What a clever, almost mischievous book this is; to look at Jane Austen’s Bennet girls from backstage – or, rather, from below stairs. Jo Baker writes utterly convincingly about the lives of servants labouring in the Longbourn of Austen’s Pride and Prejudice. Of the ceaseless, thankless tasks involved in keeping the Bennets clothed, fed, watered and tidied-up after – and not least, helping to prepare the troupe of unmarried sisters, Lizzie and the rest of them, fit for suitable male inspection. A funny, often moving, take on a timeless literary classic.
Jo Baker is a clever chicken and no mistake. This novel is a deft piece of fiction, and will fully engage lovers of Jane Austen, and in particular her masterpiece, Pride and Prejudice.
Baker takes us backstage - or rather, below stairs - at the Longbourn of Pride and Prejudice; that rustic yet high-class, demi-aristocratic world of the Bennet family. Yes, those Bennets - papa, mama, and the chorus-line of unmarried daughters that Mrs Bennet is so desperate to marry off to suitable husbands.
The cleverness of Longbourn is to give us a completely different perspective on the lives of the Bennets. From the outset Baker makes it almost painfully clear how grinding and humiliating life was for below-stairs servants in the 'golden' Georgian era.
A maid is described carrying a Bennet chamber-pot downstairs first thing in the morning. She is only relieved that it makes a slopping, watery noise as it sways in her arms. Not the horrid, clumping, thunking sound of solid waste. Eeurghh.
Another mop-capped servant finds her hands horribly chapped and cracked by the intense washing she must conduct on one of the Bennet girl's undergarments. These must be pristine before being returned, dried and pressed, to the fragrant bedroom upstairs.
As one reads about such travails and humiliations (and there is much humour in the descriptions) you realise how hugely supported Georgian families were by the virtual slaves who lived beneath and amongst them. Don't worry; this isn't right-on, up-the-workers stuff at all. But it will make you read Austen with a different eye in future.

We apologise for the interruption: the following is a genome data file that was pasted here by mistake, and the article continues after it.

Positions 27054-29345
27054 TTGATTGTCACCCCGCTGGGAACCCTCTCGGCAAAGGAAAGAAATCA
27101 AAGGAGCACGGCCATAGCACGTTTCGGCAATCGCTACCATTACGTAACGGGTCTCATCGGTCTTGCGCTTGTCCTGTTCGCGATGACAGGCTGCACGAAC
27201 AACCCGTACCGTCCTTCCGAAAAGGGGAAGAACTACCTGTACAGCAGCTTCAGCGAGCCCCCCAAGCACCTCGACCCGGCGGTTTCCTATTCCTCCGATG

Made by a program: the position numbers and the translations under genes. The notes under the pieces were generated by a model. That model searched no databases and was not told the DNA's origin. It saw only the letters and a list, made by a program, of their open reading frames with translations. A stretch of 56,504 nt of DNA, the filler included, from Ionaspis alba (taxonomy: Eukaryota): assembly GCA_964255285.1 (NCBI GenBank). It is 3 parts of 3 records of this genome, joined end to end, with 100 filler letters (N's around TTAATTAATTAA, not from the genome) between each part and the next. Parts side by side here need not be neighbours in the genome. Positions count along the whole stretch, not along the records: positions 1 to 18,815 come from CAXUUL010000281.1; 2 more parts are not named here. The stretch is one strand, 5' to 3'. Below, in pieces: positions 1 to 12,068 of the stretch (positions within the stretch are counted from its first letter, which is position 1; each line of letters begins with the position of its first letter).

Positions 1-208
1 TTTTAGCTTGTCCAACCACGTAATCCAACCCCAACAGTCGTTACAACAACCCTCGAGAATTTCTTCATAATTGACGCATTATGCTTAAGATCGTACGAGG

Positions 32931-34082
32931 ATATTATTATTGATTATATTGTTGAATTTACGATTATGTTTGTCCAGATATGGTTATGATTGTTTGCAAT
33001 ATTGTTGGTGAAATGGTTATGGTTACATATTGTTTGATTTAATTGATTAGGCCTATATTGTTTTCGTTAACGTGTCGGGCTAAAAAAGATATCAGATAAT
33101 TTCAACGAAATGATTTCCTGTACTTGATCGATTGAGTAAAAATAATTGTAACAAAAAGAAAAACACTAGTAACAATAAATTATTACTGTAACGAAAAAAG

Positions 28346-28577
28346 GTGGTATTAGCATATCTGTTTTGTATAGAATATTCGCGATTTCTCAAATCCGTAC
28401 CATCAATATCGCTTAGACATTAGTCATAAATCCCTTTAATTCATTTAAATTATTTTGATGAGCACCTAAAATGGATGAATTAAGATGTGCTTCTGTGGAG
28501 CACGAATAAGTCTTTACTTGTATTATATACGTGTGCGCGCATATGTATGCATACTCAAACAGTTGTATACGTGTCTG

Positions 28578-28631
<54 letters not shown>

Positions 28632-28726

Richard is right about all the social stuff - but Longbourn is much more than a chronicle of below-stairs hardships. It is a romantic adventure too, with the servants who must tend the Bennets experiencing just as much drama and romance as the scented, coiffed, and pomaded young women upstairs.
This book has accurately been subtitled: 'Pride and Prejudice; The Servants' Story', and so it is. I loved it. I loved the meticulous descriptions of the dawn-to-dusk lives of the people who attended to families like the Bennets', but I especially liked Jo Baker's fantastic introduction of a mysterious stranger who insinuates himself into below-stairs life at Longbourn.
Sarah, a much put-upon maid, is intrigued by the arrival of a dark stranger. Dark-skinned, hazel-eyed, and with enough charm to get himself a job as footman within minutes of arriving at Longbourn.
Jo Baker writes him so well - from the moment he appears in the household we know he has a past; a story; a secret - but she cunningly keeps all of it from us - and Sarah - until she is ready to lift the curtain on a spectacular second act.
This is one of the most atmospheric, witty, and cheeky takes on one of our foremost novelists I have ever read. I suppose some Austen devotees might be in some way offended by it, but not me. I loved it - and so has everyone I know who's read it. I think Austen herself would have chuckled.